Gene Expression Ratio Test Predicts Outcome in Mesothelioma Patients Treated with Surgery

A four-gene expression ratio test prospectively distinguished mesothelioma patients who had a statistically significant longer overall survival from those who had shorter survival in a single-institution study.

There are few effective treatment options available for patients with malignant pleural mesothelioma other than surgery. However, not all patients appear to derive benefit from surgery. Raphael Bueno, M.D., of the Brigham and Women's Hospital in Boston and colleagues showed in retrospective studies that measuring expression ratios of four genes could distinguish between those who have a good prognosis after surgery and those who have a poor prognosis.

In the current study, Bueno and colleagues tested the four-gene expression ratio test in 120 patients with mesothelioma who were treated at Brigham and Women's Hospital and participated in a prospective clinical trial. To evaluate the robustness and reproducibility of the test, the researchers evaluated the test on multiple tumor samples from each patient and used two different microarray platforms and two different biopsy techniques.

The test was able to predict overall survival after adjusting for other clinical factors. The test results were consistent for individual patients regardless of the techniques used for the test. When the researchers combined the gene ratio test results with known prognostic factors, they were able to separate patients into high-risk and low-risk groups. The median survival for patients in the high-risk group was 6.9 months compared with 31.9 months in the low-risk group.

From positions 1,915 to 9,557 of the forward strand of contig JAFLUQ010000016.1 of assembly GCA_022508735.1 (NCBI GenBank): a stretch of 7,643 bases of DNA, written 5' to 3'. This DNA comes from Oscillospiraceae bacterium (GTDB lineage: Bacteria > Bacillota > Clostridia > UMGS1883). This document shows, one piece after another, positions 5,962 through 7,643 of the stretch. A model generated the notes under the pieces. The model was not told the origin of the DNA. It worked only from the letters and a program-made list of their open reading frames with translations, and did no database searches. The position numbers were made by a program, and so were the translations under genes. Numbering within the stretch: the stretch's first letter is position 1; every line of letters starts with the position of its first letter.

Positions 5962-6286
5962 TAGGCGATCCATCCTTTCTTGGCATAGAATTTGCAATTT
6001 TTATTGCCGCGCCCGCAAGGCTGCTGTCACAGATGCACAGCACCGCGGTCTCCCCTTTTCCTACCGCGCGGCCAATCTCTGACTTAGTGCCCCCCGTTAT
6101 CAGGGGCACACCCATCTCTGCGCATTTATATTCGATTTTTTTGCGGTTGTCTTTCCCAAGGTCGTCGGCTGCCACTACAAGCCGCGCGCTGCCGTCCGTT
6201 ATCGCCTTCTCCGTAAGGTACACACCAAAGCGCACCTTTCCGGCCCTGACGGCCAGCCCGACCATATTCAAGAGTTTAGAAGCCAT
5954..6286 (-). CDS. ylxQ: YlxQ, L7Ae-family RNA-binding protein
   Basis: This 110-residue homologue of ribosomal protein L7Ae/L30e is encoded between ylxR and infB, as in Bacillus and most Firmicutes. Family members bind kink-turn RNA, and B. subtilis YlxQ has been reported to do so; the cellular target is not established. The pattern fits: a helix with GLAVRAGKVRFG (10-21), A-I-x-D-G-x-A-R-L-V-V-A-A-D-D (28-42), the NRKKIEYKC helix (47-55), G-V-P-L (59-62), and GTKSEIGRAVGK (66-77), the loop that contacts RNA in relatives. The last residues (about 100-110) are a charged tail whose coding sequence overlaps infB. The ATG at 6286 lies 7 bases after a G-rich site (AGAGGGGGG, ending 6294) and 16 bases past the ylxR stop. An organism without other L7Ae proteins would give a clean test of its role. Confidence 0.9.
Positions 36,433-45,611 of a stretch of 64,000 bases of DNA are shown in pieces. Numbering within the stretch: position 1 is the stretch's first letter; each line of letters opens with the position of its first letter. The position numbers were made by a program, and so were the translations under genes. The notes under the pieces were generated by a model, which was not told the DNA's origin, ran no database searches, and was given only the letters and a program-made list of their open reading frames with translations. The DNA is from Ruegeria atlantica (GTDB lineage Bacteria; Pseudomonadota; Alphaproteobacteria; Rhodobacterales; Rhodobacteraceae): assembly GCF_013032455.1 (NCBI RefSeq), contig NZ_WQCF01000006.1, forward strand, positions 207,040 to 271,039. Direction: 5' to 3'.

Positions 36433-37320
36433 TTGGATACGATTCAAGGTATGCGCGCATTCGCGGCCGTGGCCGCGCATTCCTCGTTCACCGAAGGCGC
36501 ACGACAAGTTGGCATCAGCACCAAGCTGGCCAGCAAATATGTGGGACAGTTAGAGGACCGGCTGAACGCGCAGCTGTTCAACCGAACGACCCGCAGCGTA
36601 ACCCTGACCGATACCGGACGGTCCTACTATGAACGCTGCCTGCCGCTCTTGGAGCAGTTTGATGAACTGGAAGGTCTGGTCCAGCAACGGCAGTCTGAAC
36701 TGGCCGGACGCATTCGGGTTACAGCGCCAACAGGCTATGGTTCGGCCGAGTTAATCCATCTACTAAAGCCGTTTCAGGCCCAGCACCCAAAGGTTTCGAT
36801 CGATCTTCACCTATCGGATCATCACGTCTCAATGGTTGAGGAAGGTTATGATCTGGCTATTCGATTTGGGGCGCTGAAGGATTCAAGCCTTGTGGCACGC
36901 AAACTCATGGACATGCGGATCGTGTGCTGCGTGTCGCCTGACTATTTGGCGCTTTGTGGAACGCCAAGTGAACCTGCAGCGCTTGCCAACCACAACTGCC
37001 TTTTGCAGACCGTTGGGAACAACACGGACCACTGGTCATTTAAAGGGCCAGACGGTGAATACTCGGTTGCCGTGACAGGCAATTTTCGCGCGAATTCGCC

"Patients whose gene ratio test results predict a good prognosis after surgery may more confidently select the treatment option that includes surgery," the authors write.

Contact: Raphael Bueno, M.D., rbueno@partners.org, 617 732 8148


Adult Survivors of Childhood Cancer Do Not Opt for Abortions More Frequently Than Their Healthy Sisters

Adult female survivors of childhood cancer do not opt for abortions more frequently than their sisters, according to data from a large Danish cohort study.

Previous studies suggested that women who had a childhood cancer may be concerned about the risks of having children and may choose to terminate a pregnancy more frequently than other women in the population.

In the current study, Jeanette Falck Winther, M.D., of the Danish Cancer Society in Copenhagen, and colleagues compared the proportion of pregnancies that ended in an induced abortion in 1,688 adult survivors of pediatric cancer who were included in the Danish Cancer Registry, in 2,737 of their sisters who did not have pediatric cancer, and in 16,700 women randomly selected from the Danish Central Population Register.

Cancer survivors chose to have an induced abortion in 19.7% of their pregnancies, which was similar to the proportion of pregnancies terminated by their sisters (18.9%) and by women in the general population (19.7%).

Although Danish records do not track a woman's reason for a first-trimester abortion, the reason for a second trimester abortion is recorded. "Survivors were not more likely than sisters and population control subjects to elect a second-trimester abortion because of physical and mental conditions or fetal abnormalities," the authors conclude.

Contact: Jeanette Falck Winther, M.D., jeanette@cancer.dk, +45 35257670